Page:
Despite public health restrictions, fewer Toronto restaurants, bars and cafes have cancelled their licences with the city in the year since the first COVID-19 lockdowns than in any given year for the last two decades.
CBC News analyzed Toronto business licensing data to get a sense of the toll the pandemic has taken on various business sectors in the city.
Between March 23, 2020 and the same date this year, 1,177 eating establishments in Toronto cancelled their licences, or the city cancelled them after the businesses failed to pay the $307 annual renewal fee. That’s 21 per cent less — or 279 fewer restaurants — than the 20-year average of 1,456 cancelled eating establishment licences per year.
Although those numbers may seem counterintuitive given the financial strain on a sector that was reduced to takeout and delivery for much of the year, the president of the Canadian Federation of Independent Business (CFIB) says it’s no surprise.
“There are a lot of zombie businesses out there, businesses that are effectively dead, but the body doesn’t know it yet,” Dan Kelly told CBC News.
“When the government subsidies start to be scaled back … a lot of business owners are going to have a moment of reckoning.”
CFIB predicts a third of restaurants will close
If COVID-19 vaccines allow for a return to something close to normal by the fall, Kelly believes that’s when many businesses will call it quits.
The CFIB is predicting that a third of restaurants across Canada — more than 30,000 — may permanently close as a result of the pandemic.
“Many business owners are going to be looking at the books and are going to be facing, on average, $170,000 in COVID-related debt,” he said.
“It’s at that stage that they’re going to say, ‘You know what? There’s no pathway back to profitability.'”
‘It’s a second home for me’
Margio Rana’s family-run Italian restaurant is one of more than 7,400 eateries in Toronto that have maintained its business licences, despite the financial challenges of the last year.
The 32-year-old took over Gio Rana’s Really Really Nice Restaurant — also known in Leslieville as “the Nose” because of the giant nose above its entrance — from her parents. They opened the east-end business the same year Rana was born.
“It’s a second home for me,” said Rana. “It’s not only been my life, it’s been my parents’ life, their 40 years of hard work.”
Rana estimates that business has been down 60 per cent or more during the pandemic, with the restaurant largely relying on government subsidies, takeout and delivery orders, and its first-ever patio to survive.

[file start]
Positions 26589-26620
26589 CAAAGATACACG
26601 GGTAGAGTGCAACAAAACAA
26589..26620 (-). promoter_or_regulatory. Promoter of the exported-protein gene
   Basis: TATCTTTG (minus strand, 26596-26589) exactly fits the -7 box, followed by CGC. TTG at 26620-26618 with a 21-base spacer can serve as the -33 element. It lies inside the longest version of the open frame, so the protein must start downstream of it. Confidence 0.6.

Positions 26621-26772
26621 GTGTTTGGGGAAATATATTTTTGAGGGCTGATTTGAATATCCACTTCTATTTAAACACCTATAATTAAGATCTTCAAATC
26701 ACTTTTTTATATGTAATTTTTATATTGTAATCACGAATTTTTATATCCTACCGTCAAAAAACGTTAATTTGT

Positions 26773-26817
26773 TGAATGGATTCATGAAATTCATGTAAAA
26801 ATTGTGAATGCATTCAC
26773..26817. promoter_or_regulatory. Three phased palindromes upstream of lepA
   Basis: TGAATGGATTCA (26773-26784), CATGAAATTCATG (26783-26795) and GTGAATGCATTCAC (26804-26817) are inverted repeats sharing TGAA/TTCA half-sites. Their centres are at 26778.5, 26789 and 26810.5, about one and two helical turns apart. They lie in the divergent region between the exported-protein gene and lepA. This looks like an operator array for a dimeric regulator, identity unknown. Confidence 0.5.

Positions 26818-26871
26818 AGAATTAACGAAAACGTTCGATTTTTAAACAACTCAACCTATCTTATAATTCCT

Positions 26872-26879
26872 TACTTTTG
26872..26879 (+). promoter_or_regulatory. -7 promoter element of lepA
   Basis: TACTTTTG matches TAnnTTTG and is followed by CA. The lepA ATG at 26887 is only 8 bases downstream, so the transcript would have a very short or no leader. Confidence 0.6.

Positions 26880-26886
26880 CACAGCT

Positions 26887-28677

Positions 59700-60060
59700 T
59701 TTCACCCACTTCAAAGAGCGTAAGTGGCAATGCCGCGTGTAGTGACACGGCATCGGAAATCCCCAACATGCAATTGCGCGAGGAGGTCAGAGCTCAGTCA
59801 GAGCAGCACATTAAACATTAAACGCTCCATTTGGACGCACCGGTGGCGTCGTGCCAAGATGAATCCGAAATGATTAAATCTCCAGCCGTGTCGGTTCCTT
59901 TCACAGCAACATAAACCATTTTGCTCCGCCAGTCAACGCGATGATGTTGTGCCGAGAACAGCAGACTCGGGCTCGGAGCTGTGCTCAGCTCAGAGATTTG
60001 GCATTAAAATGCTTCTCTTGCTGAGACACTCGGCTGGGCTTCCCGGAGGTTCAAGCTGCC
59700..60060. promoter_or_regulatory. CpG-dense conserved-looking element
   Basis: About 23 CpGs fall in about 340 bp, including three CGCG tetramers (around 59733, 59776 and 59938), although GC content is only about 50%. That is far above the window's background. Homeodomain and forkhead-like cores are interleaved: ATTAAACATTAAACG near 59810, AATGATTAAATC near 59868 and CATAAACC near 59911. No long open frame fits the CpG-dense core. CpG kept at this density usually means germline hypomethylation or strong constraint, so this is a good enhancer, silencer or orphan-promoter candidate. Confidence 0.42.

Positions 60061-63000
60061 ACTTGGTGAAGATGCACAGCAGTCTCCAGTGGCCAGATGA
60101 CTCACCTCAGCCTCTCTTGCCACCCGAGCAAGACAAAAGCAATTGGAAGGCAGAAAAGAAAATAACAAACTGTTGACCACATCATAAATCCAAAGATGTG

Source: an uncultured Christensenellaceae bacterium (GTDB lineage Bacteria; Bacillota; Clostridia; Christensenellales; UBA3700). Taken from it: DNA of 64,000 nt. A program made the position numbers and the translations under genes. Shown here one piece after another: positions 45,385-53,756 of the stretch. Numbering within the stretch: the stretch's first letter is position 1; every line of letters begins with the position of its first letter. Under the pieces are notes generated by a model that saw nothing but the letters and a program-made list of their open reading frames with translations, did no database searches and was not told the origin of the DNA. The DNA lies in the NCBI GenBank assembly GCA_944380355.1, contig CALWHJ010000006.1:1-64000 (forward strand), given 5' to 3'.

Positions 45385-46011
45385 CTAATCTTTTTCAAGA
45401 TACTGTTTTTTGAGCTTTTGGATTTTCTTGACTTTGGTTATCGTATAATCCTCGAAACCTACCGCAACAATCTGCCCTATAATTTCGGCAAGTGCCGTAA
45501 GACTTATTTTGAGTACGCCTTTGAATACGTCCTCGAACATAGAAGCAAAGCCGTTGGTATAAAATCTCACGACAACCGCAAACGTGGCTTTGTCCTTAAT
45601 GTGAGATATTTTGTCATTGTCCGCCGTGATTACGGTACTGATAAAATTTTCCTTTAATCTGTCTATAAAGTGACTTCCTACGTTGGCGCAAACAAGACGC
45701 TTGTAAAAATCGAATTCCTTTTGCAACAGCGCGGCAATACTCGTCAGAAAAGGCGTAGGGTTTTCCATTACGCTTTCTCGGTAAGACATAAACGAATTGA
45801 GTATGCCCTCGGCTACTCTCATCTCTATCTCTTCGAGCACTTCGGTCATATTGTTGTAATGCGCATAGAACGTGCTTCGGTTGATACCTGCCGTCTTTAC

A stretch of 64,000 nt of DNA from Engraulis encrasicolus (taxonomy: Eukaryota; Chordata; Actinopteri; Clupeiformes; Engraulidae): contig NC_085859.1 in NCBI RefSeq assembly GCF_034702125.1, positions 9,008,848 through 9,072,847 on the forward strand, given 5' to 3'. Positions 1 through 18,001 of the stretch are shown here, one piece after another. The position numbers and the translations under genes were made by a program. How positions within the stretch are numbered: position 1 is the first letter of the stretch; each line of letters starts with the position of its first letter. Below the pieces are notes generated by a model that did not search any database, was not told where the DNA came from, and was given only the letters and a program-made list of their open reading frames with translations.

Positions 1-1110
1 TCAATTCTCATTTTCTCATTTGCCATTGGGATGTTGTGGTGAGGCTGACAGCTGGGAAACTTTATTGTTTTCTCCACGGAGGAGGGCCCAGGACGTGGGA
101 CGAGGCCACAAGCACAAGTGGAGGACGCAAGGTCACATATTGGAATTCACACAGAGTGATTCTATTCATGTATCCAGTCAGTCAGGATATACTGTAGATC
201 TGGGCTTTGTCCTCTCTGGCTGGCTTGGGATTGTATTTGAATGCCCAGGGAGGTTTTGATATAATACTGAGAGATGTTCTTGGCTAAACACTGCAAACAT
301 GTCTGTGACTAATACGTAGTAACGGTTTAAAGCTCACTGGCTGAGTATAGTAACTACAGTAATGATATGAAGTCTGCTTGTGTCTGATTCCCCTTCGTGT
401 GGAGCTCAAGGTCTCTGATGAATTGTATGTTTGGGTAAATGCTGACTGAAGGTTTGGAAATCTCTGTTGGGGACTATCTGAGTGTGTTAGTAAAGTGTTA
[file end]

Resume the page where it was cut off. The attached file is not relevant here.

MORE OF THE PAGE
A recent Statistics Canada questionnaire found that roughly 43 per cent of food services and drinking establishments across the country experienced a 40 per cent or more decline in revenue last year — and that most businesses in the sector can’t afford to take on more debt.
“The only reason why many places are here now is because there are subsidies that are helping us,” Rana said. “Unless we’re open full capacity, it’s really not bringing enough business to pay our fixed costs — which is the kind of sad reality of it all.”
In a statement, a City of Toronto spokesperson told CBC News eateries still need a licence to operate during the pandemic. But the city has waived late fees to give businesses 90 days past their expiry to renew their licences before they’re cancelled.
Spike in cancelled driving instructor and limo licences
While business licensing numbers show the vast majority of eating establishments are still holding out hope, spikes in licence cancellations in other sectors tell a different story.
The number of driving instructors and limousine service company licences cancelled during the first year of the pandemic was up between 75 and 82 per cent compared to 2019.
Thirty-six of the 55 limousine service companies who were licensed in Toronto cancelled their licence in the first year of the pandemic — an 82 per cent increase compared to 2019.
“Our industry survives on everything that isn’t happening right now,” said Joe Ironi, a director with the Ontario Limousine Owner Association.
“Where there’s no destination, there’s no transportation needed.”
Driving instructor Tasnim Bala says many of her colleagues cancelled their licences and started driving for a ride-sharing service, or moved into the trucking industry, because COVID restrictions meant they weren’t allowed to take students on the road for the majority of last year — and they still can’t work in Toronto and Peel under the grey-level lockdown restrictions.
“All my savings are going to pay [car] insurance right now without having work,” Bala told CBC News. “I had to cut down on all my expenses; groceries I hardly buy once a month.”
Bala and other members of the Association of Driving Schools and Instructors of Ontario (ADSIO) want the province to help them get breaks on their commercial insurance when they can’t work — to prioritize instructors for COVID-19 vaccinations and to make more instructors eligible for the Ontario Small Business Support Grant.
ADSIO has also written letters to several Ontario municipalities asking them to waive the annual renewal fee for driving instructor licenses.
Nearly 190 Toronto driving instructors cancelled their licences since the start of COVID-19, a 75 per cent increase in cancellations from 2019.
Bala has kept her instructor’s licence, but had to give up the Scarborough driving school she ran for the last six years — and cancel the licence she had for it — last fall because she could no longer afford the rent.
“It’s so hard,” she said.
“I had to give up three months of my rent to get out of my lease … and my family also went through the hardship of COVID.”